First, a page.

Pearse told the Sunday Times: “We have a back lane but it’s unlit and isn’t paved, so it’s dangerous, particularly at night. We’ve always brought the bikes through the house so this was a practical solution. I can’t understand the council’s logic. Bikes were around in Victorian times too.”

She said it didn’t make sense for one part of the council to be investing millions in cycle routes to the area while another part was making it inconvenient for people to access their bicycles.

According to the planning file, Niamh Kiernan, an acting senior executive architectural conservation officer with Dublin City Council said that the bike store amounts to “significant visual clutter”.

Kiernan wrote: “The unauthorised erection of unsympathetic interventions comprising the bike storage unit and the structural base for this bike store, along with an existing bin store, and together with the proposal to construct a new gravel access path to this bike storage unit, has cumulatively
introduced significant visual clutter to the front garden of the Protected Structure, causing serious injury to its setting and amenity as well as the setting and amenity of immediately adjoining Protected Structures.”

She added that this would “therefore contravene Section 13.4.4 of the Architectural Heritage Protection Guidelines 2011 and Policy CHC2 (d) of the Dublin City Council Development Plan 2016-2022, and would set an unacceptable and undesirable precedent.”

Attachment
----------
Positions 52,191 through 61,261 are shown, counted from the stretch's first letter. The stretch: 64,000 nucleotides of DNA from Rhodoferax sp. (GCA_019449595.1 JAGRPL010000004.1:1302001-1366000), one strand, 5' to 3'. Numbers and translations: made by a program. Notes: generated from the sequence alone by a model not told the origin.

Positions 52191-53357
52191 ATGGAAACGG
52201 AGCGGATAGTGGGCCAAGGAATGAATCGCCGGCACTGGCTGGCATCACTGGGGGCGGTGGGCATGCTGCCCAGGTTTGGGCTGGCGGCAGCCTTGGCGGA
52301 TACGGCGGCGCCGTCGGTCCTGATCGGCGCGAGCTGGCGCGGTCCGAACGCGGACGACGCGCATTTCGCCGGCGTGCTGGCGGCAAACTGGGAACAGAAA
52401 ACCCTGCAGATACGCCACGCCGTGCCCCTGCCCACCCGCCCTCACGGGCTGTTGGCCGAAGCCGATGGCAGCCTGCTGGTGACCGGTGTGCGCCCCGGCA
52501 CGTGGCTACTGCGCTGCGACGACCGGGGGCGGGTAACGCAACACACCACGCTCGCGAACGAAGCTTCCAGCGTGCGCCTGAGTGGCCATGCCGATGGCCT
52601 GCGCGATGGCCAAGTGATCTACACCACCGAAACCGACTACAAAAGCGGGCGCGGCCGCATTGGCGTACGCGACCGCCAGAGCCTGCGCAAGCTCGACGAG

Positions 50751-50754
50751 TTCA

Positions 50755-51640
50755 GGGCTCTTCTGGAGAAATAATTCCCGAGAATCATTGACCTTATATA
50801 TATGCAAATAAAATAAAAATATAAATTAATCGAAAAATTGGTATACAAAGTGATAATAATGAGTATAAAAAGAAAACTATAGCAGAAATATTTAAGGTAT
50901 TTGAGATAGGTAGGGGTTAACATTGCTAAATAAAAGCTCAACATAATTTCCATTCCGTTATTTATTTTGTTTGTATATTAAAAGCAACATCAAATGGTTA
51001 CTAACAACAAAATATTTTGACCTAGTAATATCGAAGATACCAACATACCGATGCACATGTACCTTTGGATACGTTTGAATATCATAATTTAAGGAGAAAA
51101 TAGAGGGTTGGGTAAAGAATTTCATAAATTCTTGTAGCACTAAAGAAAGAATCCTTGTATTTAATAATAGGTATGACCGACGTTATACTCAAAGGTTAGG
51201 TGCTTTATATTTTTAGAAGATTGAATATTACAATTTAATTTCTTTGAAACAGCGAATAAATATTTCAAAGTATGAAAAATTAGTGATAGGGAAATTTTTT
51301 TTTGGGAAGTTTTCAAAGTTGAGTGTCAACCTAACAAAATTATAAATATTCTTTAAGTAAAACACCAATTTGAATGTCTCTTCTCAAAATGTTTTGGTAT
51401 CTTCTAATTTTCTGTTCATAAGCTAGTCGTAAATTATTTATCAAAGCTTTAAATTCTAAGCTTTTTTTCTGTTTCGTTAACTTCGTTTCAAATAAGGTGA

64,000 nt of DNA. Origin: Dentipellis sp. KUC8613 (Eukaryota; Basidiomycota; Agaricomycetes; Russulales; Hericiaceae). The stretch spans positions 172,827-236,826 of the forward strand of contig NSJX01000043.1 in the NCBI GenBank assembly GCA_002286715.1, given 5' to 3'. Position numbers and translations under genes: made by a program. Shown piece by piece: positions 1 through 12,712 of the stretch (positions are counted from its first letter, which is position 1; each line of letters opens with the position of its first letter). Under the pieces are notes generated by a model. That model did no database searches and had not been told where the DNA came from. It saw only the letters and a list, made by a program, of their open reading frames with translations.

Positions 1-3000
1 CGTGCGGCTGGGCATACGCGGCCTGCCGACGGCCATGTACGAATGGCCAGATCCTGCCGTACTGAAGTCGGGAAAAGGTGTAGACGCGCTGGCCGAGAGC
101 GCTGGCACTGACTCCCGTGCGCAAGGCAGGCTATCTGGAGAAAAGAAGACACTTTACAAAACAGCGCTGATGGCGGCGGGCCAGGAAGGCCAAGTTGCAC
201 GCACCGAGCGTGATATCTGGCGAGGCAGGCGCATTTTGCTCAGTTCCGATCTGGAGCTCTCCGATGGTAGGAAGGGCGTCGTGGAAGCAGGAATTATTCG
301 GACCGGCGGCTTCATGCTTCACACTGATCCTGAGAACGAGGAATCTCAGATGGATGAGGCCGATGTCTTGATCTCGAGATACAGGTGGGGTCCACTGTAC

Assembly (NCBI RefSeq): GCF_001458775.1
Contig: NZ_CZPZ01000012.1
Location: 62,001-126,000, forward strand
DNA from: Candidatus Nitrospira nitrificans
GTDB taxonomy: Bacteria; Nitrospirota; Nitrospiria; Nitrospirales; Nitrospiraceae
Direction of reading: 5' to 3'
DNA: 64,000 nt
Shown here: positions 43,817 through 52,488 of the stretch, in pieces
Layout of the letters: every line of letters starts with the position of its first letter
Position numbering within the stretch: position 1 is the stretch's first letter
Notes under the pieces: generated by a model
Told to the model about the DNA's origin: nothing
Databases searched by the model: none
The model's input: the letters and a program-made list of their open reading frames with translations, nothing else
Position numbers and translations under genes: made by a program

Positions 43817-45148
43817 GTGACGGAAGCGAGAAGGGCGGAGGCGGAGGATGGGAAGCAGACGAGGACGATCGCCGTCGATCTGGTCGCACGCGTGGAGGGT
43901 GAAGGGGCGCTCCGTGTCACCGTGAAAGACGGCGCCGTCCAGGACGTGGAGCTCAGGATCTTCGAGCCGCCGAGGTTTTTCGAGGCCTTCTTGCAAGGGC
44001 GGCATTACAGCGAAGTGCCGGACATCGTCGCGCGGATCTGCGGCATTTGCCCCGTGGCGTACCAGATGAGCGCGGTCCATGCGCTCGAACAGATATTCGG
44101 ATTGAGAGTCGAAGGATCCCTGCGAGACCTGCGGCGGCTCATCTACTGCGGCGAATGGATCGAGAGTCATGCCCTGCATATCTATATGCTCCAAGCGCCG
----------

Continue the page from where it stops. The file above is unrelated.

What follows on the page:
Cllr Catherine Stocker (Social Democrats), her party’s group leader on the council, said: “This is an insane decision and I hope is overturned by ABP. We cannot talk out of one side of our mouths about encouraging cycling and then ban a (perfectly lovely) small bike shelter.”

She added: “Will be working on adding some amendments to the new development plan to prevent similar planning decisions in future.”

Cllr Donna Cooney (Green Party), a local councillor, said that the planning ruling was “ridiculous”.

She said: “I did offer to put in a submission in support but they were hopefully it would get through. Will put in motion to city development plan to favour bicycle hangers even by protected structures they can be unobtrusive. This green one, hardly notice it with some planting.”